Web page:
The five following chapters (pp.23-125) allow us to follow the artist from his youth until his death, including his two careers — political and theatrical. And J.J. is sure that, along with his marked religiosity, Sophocles was able to maintain a true balance between the two.
Six further chapters (pp.131-517), preceded by a new preface (pp.129-130), remind us of the loss of a substantial number of Greek plays of the classical and later periods. These illuminate the poet’s world and the distinctive elements of his dramatic technique. J.J. examines, one by one, the way Sophocles utilised the myths transmitted by the Homeric poems and other epic cycles to create the basic ingredients for his tragedies (pp.131-203); he shows how the artist made light of constraints imposed by space and time (pp.205-333), composed and presented his characters (pp.335-416), as well as the manner in which he portrayed relations between men and gods (pp.417-462) and handled the power of tragic irony (pp.463-517).
His return to the poet’s reputation during his life-time and the success of the plays over the centuries serve as a conclusion and fulfil J.J.’s deepest aim in writing his magnum opus (pp.519-536): to locate the man and his work in his time, using just the single methodological principle of a “new and critical re-examination” (p.520) of the available documentary corpus.
Five annexes complete the whole. The first two, devoted to a presentation of Sophocles’ tragedies preserved complete or as fragments (see above), are followed by one relating to Sophocles the hellenotamias in 443/2 (Annexe III, pp.677-680) and two more provide the non-Hellenist with translations of texts important for studying the writer and his theatre: Discourse 52 of Dion of Prusa, A Comparison between the Philoctetes of Aeschylus, Euripides and Sophocles (Annexe IV, pp.681-684); the Life of Sophocles by an anonymous author, seemingly of the first century BC; and the notice about Sophocles in the Byzantine manuscript of the Souda (Annexe V, pp.685-688).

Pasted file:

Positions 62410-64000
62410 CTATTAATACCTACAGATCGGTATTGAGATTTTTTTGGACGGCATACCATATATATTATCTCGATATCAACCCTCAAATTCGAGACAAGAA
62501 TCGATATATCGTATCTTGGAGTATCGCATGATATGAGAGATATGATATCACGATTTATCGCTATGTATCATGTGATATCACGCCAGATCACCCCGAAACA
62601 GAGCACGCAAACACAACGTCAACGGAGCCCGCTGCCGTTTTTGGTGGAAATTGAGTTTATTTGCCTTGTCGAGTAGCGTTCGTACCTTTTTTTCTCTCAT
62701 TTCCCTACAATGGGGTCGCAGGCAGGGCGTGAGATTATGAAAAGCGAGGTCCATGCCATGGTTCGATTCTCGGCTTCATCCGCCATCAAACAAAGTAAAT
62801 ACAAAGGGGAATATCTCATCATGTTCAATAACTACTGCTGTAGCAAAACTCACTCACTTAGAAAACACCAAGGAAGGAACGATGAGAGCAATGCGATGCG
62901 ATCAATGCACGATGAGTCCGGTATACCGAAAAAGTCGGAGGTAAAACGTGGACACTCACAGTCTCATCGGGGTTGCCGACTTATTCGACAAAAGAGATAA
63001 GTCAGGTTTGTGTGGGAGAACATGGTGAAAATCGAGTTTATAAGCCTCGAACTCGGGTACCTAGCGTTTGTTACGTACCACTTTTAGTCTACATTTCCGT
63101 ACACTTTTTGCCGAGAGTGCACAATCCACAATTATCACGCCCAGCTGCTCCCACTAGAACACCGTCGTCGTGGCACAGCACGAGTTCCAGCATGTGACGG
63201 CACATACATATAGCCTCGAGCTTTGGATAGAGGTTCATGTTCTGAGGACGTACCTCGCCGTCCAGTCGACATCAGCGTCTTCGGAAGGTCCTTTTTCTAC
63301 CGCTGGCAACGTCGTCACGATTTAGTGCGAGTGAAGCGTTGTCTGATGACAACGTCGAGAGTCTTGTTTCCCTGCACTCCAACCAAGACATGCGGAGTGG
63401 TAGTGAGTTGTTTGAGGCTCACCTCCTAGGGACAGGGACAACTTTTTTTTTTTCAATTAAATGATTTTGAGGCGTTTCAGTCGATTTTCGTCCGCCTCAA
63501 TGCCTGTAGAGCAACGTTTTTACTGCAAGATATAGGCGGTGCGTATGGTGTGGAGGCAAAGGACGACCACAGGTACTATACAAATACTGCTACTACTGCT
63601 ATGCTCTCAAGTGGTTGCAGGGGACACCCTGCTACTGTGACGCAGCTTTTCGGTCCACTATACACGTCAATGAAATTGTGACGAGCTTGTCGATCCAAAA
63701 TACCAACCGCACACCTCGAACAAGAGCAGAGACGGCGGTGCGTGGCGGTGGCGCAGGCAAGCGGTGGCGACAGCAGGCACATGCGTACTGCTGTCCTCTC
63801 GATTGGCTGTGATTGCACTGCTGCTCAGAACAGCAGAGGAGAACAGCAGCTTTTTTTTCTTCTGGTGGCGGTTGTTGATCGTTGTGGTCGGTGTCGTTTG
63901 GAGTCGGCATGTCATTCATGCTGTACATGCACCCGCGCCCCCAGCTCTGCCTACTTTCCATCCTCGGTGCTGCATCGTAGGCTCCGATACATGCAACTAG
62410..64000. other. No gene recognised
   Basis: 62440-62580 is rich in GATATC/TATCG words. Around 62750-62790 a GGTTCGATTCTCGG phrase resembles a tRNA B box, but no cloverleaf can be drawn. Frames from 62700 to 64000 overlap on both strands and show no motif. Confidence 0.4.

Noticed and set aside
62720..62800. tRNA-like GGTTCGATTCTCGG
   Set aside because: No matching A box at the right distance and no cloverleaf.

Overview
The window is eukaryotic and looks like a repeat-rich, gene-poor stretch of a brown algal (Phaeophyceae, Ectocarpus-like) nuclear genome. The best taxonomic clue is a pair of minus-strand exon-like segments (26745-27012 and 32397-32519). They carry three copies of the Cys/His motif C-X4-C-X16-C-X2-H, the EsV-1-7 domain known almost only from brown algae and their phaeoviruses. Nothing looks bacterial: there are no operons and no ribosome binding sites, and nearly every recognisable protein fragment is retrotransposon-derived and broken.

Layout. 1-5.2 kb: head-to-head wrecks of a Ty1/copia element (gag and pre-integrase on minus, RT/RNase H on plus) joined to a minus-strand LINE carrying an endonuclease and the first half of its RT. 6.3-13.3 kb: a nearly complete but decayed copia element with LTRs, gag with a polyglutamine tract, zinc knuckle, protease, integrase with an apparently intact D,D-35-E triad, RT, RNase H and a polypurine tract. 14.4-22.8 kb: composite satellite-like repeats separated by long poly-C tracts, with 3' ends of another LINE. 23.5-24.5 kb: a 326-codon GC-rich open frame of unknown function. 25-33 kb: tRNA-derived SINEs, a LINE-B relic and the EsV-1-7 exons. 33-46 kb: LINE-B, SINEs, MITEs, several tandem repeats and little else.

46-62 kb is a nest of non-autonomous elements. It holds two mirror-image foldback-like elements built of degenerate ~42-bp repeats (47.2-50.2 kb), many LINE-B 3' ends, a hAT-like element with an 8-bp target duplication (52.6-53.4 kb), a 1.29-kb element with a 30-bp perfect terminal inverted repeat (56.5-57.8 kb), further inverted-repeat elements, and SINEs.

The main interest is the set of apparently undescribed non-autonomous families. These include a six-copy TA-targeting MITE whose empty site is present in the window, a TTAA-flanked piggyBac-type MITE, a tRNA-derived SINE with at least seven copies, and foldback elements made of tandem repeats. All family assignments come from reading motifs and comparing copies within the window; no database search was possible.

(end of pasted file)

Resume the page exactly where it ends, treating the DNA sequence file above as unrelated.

Another 52 pages of ‘bibliographical orientation’ follow, beginning with the main general works and studies of each individual play. Subsequent titles are arranged in rubrics corresponding to the various chapters. The book ends with 136 pages of notes, 24 pages of lexica and indices (concepts, proper names, passages cited) and 6 pages of contents.